Thinking I was out of its line of sight, I began to draw my bow while hoping it would turn broadside and head toward the call to give me a shot. But the bull glimpsed my movement or heard me move. The big, beautiful creature bolted into the timber and disappeared as quickly as it arrived.
My story doesn’t end with a notched tag, but every close encounter while bowhunting teaches lessons that get you one step closer to future success. That’s not the only way to learn, of course. A team of elk-hunting experts at the Rocky Mountain Elk Foundation also share everything they’ve learned over the years. If you want to chase wapiti with your bow, you’ll enjoy the RMEF’s tips for getting into bow range.
The first step to elk-hunting success is finding where they live, but that’s seldom easy. Elkneed food, water and shelter, of course, so study maps and aerial photos to find open hillsides, especially shaded, north-facing slopes. Elk won’t live near busy roads, so look for areas with restricted access. That means you must usually go in a few miles to find productive areas. Most bowhunters backpack in, but horses, llamas and mountain bikes also help bowhunters escape competition.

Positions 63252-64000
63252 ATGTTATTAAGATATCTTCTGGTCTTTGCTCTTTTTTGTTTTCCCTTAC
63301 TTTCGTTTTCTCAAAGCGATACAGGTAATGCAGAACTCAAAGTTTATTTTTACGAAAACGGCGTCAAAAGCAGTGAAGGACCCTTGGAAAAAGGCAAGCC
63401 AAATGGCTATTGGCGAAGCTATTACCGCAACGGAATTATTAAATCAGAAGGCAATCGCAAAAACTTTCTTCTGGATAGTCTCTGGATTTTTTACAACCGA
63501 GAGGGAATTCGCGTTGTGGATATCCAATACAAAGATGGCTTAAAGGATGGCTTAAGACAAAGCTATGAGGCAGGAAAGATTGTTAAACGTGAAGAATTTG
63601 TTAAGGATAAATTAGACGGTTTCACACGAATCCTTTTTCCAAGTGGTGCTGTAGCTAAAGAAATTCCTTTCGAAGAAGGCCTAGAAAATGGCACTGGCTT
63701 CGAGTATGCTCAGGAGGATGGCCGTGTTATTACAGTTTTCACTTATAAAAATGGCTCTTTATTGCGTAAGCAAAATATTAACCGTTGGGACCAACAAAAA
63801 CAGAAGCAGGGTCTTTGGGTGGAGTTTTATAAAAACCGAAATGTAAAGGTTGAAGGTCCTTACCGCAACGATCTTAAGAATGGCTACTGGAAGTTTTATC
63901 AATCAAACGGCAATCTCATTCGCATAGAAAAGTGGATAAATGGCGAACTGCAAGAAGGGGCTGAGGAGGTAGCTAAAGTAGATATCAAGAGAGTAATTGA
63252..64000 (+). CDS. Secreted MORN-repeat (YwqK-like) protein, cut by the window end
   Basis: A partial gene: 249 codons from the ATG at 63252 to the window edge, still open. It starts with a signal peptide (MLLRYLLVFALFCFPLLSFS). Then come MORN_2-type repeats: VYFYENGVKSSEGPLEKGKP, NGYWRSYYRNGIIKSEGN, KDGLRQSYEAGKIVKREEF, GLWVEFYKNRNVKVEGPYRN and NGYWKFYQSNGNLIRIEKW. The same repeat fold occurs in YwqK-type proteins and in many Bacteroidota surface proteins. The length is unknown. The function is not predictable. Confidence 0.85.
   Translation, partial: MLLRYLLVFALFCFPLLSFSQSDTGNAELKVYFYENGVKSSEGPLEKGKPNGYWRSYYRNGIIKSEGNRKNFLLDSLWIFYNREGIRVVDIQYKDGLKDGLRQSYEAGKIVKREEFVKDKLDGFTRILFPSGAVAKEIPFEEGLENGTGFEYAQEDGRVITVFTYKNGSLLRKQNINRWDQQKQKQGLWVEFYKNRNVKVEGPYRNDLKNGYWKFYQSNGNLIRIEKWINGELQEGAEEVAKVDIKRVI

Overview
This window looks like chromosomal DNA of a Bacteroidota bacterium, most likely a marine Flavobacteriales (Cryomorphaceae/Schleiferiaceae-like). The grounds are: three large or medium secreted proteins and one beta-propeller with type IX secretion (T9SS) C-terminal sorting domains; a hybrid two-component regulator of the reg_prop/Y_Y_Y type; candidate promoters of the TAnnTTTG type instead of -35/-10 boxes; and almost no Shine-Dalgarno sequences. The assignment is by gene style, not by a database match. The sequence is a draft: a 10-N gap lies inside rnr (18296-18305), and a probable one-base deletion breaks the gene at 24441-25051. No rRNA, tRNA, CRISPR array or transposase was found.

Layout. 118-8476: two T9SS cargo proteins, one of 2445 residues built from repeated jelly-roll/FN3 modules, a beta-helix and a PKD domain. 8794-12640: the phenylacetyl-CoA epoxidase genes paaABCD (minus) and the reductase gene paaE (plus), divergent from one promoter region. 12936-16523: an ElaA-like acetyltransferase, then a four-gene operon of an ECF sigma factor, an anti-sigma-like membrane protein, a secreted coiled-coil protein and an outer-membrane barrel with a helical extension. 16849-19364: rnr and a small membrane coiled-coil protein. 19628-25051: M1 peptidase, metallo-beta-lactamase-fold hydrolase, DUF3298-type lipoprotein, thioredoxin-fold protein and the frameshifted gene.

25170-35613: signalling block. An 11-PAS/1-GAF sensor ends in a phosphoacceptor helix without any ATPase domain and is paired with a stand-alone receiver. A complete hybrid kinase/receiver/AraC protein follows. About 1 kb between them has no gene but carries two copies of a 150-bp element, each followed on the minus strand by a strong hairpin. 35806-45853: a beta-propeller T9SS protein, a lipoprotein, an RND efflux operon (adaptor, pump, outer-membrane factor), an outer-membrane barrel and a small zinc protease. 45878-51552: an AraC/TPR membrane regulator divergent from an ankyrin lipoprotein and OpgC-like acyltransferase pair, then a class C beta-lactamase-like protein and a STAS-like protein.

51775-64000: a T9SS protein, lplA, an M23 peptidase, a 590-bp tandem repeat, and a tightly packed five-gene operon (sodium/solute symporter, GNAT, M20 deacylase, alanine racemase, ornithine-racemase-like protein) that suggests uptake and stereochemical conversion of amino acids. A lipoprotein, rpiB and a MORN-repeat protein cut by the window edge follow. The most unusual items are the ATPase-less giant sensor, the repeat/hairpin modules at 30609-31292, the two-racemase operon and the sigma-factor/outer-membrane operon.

Elk have huge ranges, and sometimes bed several miles from where they feed. They also travel to different areas, depending on the season. Always look for fresh elk sign while bowhunting. If you find recent rubs, tracks and droppings, you know elk are around. One sign, however, trumps them all. “If it smells like elk, chances are you just busted them out of their bedroom or they’re very, very close,” said PJ DelHomme, hunting editor of RMEF’s Bugle magazine.